Venous, Arterial Thrombosis Risk Increased with Prednisone in SLE
SAN FRANCISCO, CA—Patients with systemic lupus erythematosus (SLE) who currently use prednisone at a dose >20mg are at increased risk of both arterial and venous thrombosis, investigators concluded at the 2015 ACR/ARHP Annual Meeting.
Although studies have investigated factors associated with thrombosis in SLE, “few have examined risk factors specific for venous thrombosis in patients with SLE and no study to date has compared the relative influence of risk factors on venous versus arterial thrombosis prospectively,” noted Katharine Hickman, of the University College London, London, United Kingdom, and colleagues.
The investigators examined the effect of traditional and disease-specific risk factors on venous and arterial thrombosis using data from 1,951 patients enrolled in a prospective cohort from April 1987 to September 2014. A total of 189 thrombotic events were observed in 12,638 person years of follow-up.
“We fit separate multivariable models for venous and arterial thrombosis that included variables that were most important based on the age-adjusted and preliminary regression models,” she explained.
Independent variables associated with venous thrombosis were recent systolic blood pressure >140mmHg (risk ratio [RR] 1.9 (95% confidence internal [CI]; 1.2, 3.1; P=0.01; diabetes (RR 2.5; 95% CI: 1.5, 4.0; P=0.002), history of low complement component C3 (RR 2.0; 95% CI: 1.1, 3.4; P=0.020); history of lupus anticoagulant (RR 1.6; 95% CI: 1.0, 2.6; P=0.036); and current prednisone treatment 1–9mg/day (RR 1.3; 95% CI: 0.7, 2.4; P=0.35); 10–19mg/day (RR 1.9; 95% CI: 1.0, 3.6; P=0.04) and >20mg/day (RR 3.3; 95% CI: 1.6, 6.5; P=0.0008).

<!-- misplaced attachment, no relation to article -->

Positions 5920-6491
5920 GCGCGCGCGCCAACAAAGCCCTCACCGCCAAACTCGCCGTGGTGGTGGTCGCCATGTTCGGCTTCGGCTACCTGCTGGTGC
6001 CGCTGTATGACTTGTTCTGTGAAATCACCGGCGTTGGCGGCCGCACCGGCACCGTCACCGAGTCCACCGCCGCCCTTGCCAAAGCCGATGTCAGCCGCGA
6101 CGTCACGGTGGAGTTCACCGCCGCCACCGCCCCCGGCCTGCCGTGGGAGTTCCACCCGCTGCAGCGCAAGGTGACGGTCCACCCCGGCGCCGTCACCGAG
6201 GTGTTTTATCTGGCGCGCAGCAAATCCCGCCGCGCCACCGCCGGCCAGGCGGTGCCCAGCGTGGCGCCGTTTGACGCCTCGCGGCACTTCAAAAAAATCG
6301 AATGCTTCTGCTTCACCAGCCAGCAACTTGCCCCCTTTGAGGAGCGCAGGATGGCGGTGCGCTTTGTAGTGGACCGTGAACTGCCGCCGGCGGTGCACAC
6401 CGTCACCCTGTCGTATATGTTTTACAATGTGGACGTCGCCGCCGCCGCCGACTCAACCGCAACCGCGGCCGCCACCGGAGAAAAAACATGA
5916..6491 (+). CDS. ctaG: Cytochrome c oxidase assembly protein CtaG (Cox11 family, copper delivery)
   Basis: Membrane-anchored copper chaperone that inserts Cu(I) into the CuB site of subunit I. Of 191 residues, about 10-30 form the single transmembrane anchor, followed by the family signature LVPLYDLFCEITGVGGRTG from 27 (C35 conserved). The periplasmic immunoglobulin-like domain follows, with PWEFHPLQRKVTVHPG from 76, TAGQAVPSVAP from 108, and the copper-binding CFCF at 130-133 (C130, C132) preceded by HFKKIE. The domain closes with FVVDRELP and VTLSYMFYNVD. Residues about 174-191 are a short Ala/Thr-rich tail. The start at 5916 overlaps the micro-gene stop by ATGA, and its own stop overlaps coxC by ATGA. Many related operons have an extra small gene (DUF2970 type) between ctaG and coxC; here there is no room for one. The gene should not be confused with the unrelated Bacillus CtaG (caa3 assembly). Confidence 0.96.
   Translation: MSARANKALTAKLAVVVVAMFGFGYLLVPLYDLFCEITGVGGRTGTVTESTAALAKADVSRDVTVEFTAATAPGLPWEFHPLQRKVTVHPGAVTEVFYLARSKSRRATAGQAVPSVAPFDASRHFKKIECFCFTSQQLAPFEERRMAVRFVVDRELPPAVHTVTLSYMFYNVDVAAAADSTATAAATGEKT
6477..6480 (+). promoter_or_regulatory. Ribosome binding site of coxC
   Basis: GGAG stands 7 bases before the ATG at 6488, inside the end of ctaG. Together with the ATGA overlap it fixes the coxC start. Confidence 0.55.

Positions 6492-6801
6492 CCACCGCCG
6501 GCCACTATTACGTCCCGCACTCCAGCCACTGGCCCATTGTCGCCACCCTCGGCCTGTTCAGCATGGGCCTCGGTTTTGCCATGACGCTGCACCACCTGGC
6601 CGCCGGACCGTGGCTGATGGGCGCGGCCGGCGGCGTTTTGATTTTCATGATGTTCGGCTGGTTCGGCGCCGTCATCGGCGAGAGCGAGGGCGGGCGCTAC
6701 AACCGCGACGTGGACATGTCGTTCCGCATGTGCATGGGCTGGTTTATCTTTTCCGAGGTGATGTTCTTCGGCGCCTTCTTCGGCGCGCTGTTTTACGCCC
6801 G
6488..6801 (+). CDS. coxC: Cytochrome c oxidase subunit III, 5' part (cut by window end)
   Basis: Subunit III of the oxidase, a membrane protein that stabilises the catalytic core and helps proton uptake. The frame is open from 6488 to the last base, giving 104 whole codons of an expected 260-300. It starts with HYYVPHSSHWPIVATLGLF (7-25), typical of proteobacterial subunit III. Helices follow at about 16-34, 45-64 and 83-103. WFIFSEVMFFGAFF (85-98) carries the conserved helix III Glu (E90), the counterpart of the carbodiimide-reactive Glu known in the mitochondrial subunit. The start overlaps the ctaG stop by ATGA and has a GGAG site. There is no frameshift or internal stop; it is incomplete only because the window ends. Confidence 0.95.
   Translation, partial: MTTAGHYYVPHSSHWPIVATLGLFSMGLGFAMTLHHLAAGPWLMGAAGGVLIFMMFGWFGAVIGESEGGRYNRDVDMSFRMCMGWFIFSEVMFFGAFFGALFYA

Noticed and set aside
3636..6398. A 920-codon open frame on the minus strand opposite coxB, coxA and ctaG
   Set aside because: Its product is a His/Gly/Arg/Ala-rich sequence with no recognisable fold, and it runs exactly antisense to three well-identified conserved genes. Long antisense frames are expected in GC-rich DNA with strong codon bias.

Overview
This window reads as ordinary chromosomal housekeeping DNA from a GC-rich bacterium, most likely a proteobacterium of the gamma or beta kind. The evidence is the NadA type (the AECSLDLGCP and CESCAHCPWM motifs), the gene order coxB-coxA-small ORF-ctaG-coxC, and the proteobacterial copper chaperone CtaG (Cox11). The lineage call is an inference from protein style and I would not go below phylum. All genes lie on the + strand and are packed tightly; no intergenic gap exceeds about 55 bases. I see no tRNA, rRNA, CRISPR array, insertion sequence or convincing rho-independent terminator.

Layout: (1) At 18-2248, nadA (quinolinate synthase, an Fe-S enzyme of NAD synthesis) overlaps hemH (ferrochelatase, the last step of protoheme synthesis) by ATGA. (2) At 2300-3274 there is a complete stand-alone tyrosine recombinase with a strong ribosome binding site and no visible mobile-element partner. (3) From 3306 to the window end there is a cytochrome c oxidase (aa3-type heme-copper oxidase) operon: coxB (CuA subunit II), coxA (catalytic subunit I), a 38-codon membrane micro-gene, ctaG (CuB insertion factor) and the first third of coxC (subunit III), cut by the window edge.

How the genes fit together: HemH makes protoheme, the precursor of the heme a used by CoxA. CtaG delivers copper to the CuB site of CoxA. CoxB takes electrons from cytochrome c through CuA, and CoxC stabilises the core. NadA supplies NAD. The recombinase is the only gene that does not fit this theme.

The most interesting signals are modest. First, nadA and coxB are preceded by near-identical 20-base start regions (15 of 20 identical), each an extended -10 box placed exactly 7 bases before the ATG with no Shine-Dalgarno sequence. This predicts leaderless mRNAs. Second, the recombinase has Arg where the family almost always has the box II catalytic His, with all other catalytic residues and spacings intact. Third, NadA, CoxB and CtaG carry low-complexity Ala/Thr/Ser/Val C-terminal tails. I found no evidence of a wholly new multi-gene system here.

For arterial thrombosis, the independent variables identified were recent systolic blood pressure >140mmHg (risk ratio [RR] 1.6 (95% confidence internal [CI]; 1.1, 2.4; P=0.028; diabetes (RR 1.9; 95% CI: 1.2, 2.9; P=0.0034), recent low C3 (RR 1.7; 95% CI: 1.1, 2.5; P=0.0201); and current prednisone treatment 1–9mg/day (RR 1.8; 95% CI: 1.1, 3.0; P=0.019); 10–19mg/day (RR 3.1; 95% CI: 1.9, 5.2; P<0.0001) and >20mg/day (RR 6.4; 95% CI: 3.7, 11.3; P<0.0001).
“Even after controlling for all the other variables in the model, there was a strong association between recent systolic blood pressure, diabetes, and current prednisone dose on both venous and arterial thrombosis,” Dr. Hickman reported.
A recent elevated cholesterol level was an independent risk factor for venous but not arterial thrombosis, while current hydroxychloroquine use was protective only against venous thrombosis.